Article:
They hope to one day attain the dream of settling down on their own piece of land. Lennie's part of the dream is merely to tend and pet rabbits on the farm, as he loves touching soft animals, although he always kills them.
They hope to one day attain the dream of settling down on their own piece of land. In contrast, the pair also meets Candy, an elderly ranch handyman with one hand and a loyal dog, and Slim, an intelligent and gentle jerkline-skinner whose dog has recently had a litter of puppies.
Slim gives a puppy to Lennie and Candy, whose loyal, accomplished sheep dog was put down by fellow ranch-hand Carlson. Nevertheless, George feels more relaxed, to the extent that he even leaves Lennie behind on the ranch while he goes into town with the other ranch hands. Lennie wanders into the stable, and chats with Crooks, the bitter, yet educated stable buck, who is isolated from the other workers racially.
Candy finds them and they discuss their plans for the farm with Crooks, who cannot resist asking them if he can hoe a garden patch on the farm albeit scorning its possibility. However, her spiteful side is shown when she belittles them and threatens Crooks to have him lynched.
The next day, Lennie accidentally kills his puppy while stroking it. Lennie becomes frightened, and unintentionally breaks her neck thereafter and runs away.
When the other ranch hands find the corpse, George realizes that their dream is at an end. George hurries to find Lennie, hoping he will be at the meeting place they designated in case he got into trouble. George meets Lennie at the place, their camping spot before they came to the ranch. He then shoots and kills Lennie, with Curley, Slim, and Carlson arriving seconds after.
Only Slim realizes what happened, and consolingly leads him away.
Curley and Carlson look on, unable to comprehend the subdued mood of the two men. Characters I was a bindlestiff myself for quite a spell. I worked in the same country that the story is laid in. The characters are composites to a certain extent. Lennie was a real person.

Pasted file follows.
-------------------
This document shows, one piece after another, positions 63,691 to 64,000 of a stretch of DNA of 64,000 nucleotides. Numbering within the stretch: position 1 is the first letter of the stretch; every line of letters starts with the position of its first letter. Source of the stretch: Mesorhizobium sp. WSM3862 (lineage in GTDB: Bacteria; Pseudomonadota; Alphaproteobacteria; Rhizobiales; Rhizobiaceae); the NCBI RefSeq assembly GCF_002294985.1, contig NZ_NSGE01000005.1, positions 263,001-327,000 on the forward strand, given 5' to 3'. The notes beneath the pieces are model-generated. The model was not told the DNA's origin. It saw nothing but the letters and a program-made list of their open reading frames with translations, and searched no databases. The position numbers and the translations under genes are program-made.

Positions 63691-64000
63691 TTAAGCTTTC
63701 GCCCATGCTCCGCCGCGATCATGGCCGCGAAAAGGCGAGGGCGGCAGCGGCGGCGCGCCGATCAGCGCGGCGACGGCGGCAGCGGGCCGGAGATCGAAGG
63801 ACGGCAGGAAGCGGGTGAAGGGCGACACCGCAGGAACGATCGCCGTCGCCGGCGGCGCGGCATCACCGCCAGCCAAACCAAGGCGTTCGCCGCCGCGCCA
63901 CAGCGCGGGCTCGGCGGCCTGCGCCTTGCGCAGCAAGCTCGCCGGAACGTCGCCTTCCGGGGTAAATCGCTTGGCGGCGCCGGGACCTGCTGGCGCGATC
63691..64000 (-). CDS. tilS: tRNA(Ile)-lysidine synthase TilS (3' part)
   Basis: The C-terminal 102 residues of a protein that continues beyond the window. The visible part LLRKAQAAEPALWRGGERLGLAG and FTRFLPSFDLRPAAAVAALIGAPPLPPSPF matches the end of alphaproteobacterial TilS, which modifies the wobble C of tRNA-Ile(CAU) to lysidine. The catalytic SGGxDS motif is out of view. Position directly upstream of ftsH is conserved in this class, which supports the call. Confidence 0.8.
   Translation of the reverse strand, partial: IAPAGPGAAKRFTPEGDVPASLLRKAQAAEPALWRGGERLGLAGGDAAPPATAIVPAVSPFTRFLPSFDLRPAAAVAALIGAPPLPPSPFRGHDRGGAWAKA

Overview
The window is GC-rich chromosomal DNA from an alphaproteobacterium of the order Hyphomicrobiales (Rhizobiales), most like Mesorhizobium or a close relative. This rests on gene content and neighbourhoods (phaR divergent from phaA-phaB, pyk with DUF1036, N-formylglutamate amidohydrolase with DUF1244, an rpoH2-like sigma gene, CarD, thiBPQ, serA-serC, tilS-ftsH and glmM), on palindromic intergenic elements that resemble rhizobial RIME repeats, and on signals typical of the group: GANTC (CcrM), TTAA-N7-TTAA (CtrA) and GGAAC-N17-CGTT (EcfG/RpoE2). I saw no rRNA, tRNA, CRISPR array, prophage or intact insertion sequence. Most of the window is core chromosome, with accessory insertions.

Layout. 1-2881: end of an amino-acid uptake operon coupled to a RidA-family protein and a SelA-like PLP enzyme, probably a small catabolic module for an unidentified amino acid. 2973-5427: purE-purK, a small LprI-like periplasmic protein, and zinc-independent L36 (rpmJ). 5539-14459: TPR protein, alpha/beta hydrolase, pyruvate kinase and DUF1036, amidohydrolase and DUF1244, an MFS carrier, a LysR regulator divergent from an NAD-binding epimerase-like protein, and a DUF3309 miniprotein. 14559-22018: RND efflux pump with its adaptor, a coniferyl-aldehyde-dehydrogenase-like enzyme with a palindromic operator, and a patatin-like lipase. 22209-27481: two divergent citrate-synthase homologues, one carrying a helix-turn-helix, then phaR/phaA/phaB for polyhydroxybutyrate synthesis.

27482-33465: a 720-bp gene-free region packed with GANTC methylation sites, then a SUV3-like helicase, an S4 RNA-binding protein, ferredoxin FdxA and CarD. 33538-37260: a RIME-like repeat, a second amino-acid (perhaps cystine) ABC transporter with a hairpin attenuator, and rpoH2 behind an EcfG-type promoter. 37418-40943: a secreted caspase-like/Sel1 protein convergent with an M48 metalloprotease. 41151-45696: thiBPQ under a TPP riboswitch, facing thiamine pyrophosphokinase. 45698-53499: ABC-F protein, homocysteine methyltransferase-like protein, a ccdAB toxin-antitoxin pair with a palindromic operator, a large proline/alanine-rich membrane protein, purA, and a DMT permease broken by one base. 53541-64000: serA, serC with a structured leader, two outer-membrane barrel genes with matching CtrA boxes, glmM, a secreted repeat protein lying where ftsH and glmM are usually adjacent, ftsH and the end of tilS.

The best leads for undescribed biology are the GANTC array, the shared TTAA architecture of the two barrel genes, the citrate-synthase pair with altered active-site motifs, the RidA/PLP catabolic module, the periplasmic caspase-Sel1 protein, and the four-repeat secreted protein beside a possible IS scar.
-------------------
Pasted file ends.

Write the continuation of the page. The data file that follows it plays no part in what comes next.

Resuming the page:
I worked alongside him for many weeks. He killed a ranch foreman. Got sore because the boss had fired his pal and stuck a pitchfork right through his stomach. I hate to tell you how many times I saw him do it.
His friendship with Lennie helps sustain his dream of a better future. He was bound in teasing Lennie since he was young.
He is described by Steinbeck in the novel as "small and quick," every part of him being "defined," with small strong hands on slender arms. He has a dark face and "restless eyes" and "sharp, strong features" including a "thin, bony nose.
A mentally disabledbut gigantic and physically strong man who travels with George and is his constant companion. His love for soft things conspires against him, mostly because he does not know his own strength, and eventually becomes his undoing.Two mice play the main characters in "Of Mice and Men", an episode of Cat and Girl.
Cat appears to eat one of the mice just after it asks "Tell me about the rabbits, George", but then announces "he got away" in an apparent reference to a desired ending for the story.
Of Mice and Men is a novella written by author John Steinbeck. Published in , it tells the story of George Milton and Lennie Small, two displaced migrant ranch workers, who move from place to place in California in search of new job opportunities during the Great Depression in the United urbanagricultureinitiative.com: John Steinbeck.
Poor Lennie almost literally offers to go jump in a lake if George doesn't want him anymore, but George doesn't really want the chance to stay in a whorehouse for as long as he wants.
Hanging out with Lennie is better than a gallon of whisky any night.
The boss wonders why George is willing to take care of Lennie; George tells the boss that Lennie is his cousin and that he promised his mother to look after him. When the boss wonders why they left their last job, George tells him that they were digging a cesspool and completed the work.
George’s behavior is motivated by the desire to protect Lennie and, eventually, deliver them both to the farm of their dreams. Though George is the source of the often-told story of life on their future farm, it is Lennie’s childlike faith that enables George to actually believe his account of their future.
George, unlike other men, has a companion and friend in Lennie. Because of this, Lennie makes George feel special. They are different from all the other guys, and George realizes only too well that they have a special bond.